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I can honestly say that I have really never been more terrified in a
film. Not that I can remember. From the beginning of the film, the mood
is set - something is horribly wrong. The screenplay was simply
brilliant. The adaptation from stage to screen was highly successful,
in my opinion. The scenic designer did a fantastic job with everything
from the nursery to the town Kipps stays at. The directing was also
something to be applauded. Over all, this film was wonderful and I
would recommend it. And I must say, Dan Radcillffe did a great job. He
may not be the most incredible actor, but he has really improved so
much. It's most evident here because he could not hide behind words or
a wand, he could use just his face and body language. They are an
actor's tool after all. To be able to carry a film with body language
is something to be commended. Few actors can.
On another note, I adored the fact they never hid the Woman in Black. They embraced her from the beginning, with little traces of a face in the windows as they were passed. The simplicity of the film was what I think made it so terrifying. There weren't blood and guts flying around with a poor sap strapped to an operating table while a deranged lunatic tries to connect him to the anus of another. It was a simple, yet effectively frightening, ghost story. I can say I loved every second of it.
If you love horror films, give it a go. This is the first film I've seen in quite some time that was worth my entire $10.00 to see it.
People have complained that this is a horror movie filled with horror
movie clichés. But how could it not be? I mean is it suppose to be a
horror movie at the local shopping mall? No, of course it is in a
haunted house, were else would it be? As much as this movie drew on the
horror standards, I found it refreshingly different from most horror
movies. Part of what I want from a movie is something different, not
more of the same, and I think in that respect, all things considered,
this movie delivered.
While it did make use of the standards like jump scares, I really felt the suspense of this movie. I mean, at least for me, this movie was wound very tight. The suspense was ratcheted to the limit.
While I'm still not past Daniel Radcliffe's voice, I still hear Harry or Daniel, his face and body language were spot on, and greatly added to the tension of the movie.
In the end, it is what it is, a suspenseful horror movie that gets the job done. This isn't a genre noted for 'Academy Award' performances. But as suspenseful horror movies go, I was very satisfied with this one, and thought they did have a new approach to an old genre.
I went in to seeing this movie after reading the book, and personally I thought it was great. Horror movies these days get loss in blood and gore and that's what the work thinks is "horror" these days, thankfully this movie took a turn to what horror actually is. There are plenty of scenes that make you jump and keep you on the edge of your seat and the storyline is great too. The only weird thing was there were just a couple scenes in which I just couldn't help but think of Harry potter but that didn't even come close to ruining it for me. I was nervous because I thought they Showed all the scary moments through the previews but they did not! Daniel Radcliffe did a great job and I would go see it again with out a doubt. We need to see more horror movies like this one!
I am vividly aware, as are most avid moviegoers, of the horror movie
machine. It churns out Final Destinations, exorcism films, and at an
even higher frequency, ghost films. At first glance, The Woman in Black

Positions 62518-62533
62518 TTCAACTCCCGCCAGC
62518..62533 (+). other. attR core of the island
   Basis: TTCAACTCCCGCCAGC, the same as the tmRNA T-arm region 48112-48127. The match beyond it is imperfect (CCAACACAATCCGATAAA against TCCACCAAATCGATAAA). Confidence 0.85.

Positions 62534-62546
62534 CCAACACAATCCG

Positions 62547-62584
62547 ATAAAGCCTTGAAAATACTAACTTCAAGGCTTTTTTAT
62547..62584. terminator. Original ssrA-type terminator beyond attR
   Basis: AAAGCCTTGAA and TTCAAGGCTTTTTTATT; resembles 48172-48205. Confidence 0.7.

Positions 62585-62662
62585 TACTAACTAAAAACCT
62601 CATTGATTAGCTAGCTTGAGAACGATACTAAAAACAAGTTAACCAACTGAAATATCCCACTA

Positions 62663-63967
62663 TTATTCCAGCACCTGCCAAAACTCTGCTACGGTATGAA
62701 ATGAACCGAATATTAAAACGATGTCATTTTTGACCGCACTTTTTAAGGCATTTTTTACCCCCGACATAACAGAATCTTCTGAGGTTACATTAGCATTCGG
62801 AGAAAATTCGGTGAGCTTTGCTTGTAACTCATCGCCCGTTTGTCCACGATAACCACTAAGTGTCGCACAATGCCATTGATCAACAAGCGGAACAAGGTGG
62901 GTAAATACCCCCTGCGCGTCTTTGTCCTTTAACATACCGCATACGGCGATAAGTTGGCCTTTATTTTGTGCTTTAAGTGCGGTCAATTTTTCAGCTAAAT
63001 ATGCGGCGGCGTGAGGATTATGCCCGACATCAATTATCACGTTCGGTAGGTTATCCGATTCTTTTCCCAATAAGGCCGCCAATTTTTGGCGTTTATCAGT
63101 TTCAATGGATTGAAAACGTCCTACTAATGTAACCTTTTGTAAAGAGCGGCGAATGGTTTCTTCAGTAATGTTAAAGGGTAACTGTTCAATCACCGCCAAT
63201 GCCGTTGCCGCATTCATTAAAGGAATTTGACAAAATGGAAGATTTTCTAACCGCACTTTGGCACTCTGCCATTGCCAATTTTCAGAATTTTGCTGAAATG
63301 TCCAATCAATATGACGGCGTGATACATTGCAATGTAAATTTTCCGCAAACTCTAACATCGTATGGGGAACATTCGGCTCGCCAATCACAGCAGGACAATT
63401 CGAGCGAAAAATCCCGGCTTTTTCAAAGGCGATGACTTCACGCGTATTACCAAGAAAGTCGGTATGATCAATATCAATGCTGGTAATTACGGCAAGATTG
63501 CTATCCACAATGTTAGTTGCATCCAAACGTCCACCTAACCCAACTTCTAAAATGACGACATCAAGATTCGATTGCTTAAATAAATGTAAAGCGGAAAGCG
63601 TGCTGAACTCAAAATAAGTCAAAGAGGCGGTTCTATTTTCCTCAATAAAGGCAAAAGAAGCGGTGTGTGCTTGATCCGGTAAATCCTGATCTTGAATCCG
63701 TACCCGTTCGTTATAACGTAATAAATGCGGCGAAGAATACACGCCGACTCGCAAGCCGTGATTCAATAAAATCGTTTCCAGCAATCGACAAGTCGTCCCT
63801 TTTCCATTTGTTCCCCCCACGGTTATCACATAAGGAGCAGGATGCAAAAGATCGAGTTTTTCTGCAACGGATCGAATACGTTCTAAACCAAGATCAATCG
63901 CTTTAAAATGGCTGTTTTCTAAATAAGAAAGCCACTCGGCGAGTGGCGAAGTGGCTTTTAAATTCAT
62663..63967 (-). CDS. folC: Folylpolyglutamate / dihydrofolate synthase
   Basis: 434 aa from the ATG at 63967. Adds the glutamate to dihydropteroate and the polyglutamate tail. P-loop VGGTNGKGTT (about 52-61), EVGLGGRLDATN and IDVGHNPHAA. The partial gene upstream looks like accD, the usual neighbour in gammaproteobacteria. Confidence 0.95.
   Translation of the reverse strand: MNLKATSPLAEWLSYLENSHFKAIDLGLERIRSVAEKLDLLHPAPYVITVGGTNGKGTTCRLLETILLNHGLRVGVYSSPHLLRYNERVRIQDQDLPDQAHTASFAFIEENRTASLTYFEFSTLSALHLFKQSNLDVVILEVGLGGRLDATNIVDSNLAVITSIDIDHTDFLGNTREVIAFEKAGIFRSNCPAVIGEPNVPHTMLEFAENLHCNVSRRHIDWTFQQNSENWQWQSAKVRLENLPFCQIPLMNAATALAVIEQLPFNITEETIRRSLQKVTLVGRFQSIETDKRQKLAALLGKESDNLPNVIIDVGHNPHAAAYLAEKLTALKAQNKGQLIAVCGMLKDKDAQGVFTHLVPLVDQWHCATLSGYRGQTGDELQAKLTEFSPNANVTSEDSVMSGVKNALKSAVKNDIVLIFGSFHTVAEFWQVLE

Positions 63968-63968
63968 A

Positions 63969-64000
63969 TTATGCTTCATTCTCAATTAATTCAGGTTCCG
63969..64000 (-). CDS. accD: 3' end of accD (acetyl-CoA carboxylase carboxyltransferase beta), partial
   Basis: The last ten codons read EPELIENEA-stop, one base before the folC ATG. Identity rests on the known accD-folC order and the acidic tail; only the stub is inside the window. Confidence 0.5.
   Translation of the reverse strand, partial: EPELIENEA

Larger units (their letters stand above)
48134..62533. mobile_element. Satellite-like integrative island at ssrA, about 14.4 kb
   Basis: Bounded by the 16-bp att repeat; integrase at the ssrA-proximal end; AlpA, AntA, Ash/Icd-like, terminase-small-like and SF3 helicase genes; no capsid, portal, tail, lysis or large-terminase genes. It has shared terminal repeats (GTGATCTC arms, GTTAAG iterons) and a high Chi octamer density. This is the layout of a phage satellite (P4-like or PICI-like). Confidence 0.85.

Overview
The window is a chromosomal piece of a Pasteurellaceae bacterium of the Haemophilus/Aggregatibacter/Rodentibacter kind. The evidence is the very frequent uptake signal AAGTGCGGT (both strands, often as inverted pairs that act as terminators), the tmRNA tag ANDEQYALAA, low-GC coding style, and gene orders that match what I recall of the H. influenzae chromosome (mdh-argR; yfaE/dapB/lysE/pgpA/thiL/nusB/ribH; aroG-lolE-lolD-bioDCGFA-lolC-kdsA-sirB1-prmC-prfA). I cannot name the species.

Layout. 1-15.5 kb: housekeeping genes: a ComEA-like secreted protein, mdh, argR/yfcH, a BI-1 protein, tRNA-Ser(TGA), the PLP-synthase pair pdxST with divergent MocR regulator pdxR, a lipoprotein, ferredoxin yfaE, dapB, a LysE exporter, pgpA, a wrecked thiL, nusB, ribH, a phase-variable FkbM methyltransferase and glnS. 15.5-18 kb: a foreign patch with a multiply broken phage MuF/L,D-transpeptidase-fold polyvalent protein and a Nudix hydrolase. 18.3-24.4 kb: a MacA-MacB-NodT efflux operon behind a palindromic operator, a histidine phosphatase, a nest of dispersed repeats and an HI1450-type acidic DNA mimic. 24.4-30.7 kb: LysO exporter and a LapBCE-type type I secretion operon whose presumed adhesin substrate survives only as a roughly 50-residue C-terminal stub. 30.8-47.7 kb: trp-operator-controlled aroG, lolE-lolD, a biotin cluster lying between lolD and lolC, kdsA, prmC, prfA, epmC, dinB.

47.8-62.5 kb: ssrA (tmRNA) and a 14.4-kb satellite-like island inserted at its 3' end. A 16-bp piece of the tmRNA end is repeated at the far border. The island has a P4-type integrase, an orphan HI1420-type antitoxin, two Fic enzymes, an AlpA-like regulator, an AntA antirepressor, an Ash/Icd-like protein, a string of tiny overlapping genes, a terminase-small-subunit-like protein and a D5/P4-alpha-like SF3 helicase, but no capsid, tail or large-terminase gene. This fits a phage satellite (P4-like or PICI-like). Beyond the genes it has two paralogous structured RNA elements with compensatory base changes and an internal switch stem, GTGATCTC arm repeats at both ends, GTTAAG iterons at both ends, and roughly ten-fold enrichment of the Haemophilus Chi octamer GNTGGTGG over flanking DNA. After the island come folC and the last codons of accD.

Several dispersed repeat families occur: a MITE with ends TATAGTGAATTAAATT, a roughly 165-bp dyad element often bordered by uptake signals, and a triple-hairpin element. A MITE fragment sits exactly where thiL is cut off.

appears to be yet another of these "ghost films," where cheap scares,
predictable plot "twists," and horrible acting drag the viewer down
into an hour-and-a-half maelstrom of mediocrity that can only end at
the appearance of "Directed by..."
According to most of the reviewers thus far, The Woman in Black was a letdown. So perhaps it is because I went into the film with no expectations that I came out of it impressed and very, very shaken. I do not plan to explain the plot to you (many have done this already and there is a synopsis which does a far better job than I could), but I will argue in favor of how successfully scary this film was. Yes, it contains ghost film elements we have all seen before, but they are cleverly and patiently arranged so that the viewer becomes totally enveloped in atmospheric dread. Sure, there are "jump" scares, but these are also complimented by many shots which unfold slowly and effectively. It sometimes reminded me of the 1961 film, The Innocents, if that gives you a better idea. Radcliffe is also a worthy focal point of the film, keeping most of the fear and anticipation unspoken throughout.
I would not nominate this film for any kind of award, but it achieves what I believe should be the ultimate goal of all "horror" movies: to draw us in so close that when our fear manifests itself on-screen, it is already too late to turn away. It rates high as one of my favorite horror theater experiences, alongside The Descent and The Strangers.
The Woman in Black is directed by James Watkins and adapted to
screenplay by Jane Goldman from Susan Hill's novel of the same name. It
stars Daniel Radcliffe, Ciarán Hinds and Janet McTeer. Music is scored
by Marco Beltrami and cinematography by Tim Maurice-Jones. Plot has
Radcliffe as young London solicitor Arthur Kipps, who is sent to the
North East village of Crythin Gifford to clear up the affairs of
deceased woman Mrs. Drablow. When he arrives he finds that the memory
of Drablow, and her remote house of Eel Marsh, holds the village in a
grip of fear, particularly those who have children.....
It's fitting that that bastion of British horror, Hammer Studios, should be behind this delightful period ghost story. For this positively oozes old fashioned values, harking back to all those wonderful spookers set around a creepy village that featured an even creepier castle or mansion at its core. More presently, the film has kindred links to the likes of The Orphanage, The Others and The Changeling, while the vengeful spirit acting out of Eel Marsh House is pumped by J-Horror like blood and Darkness Falls' Wraith bitch nastiness. So clearly The Woman in Black is not a fresh arrival to the horror splinter where the ghost story resides. However, great period ghost story films are in short supply, and Watkins' film most assuredly is a great entry in the sub-genre.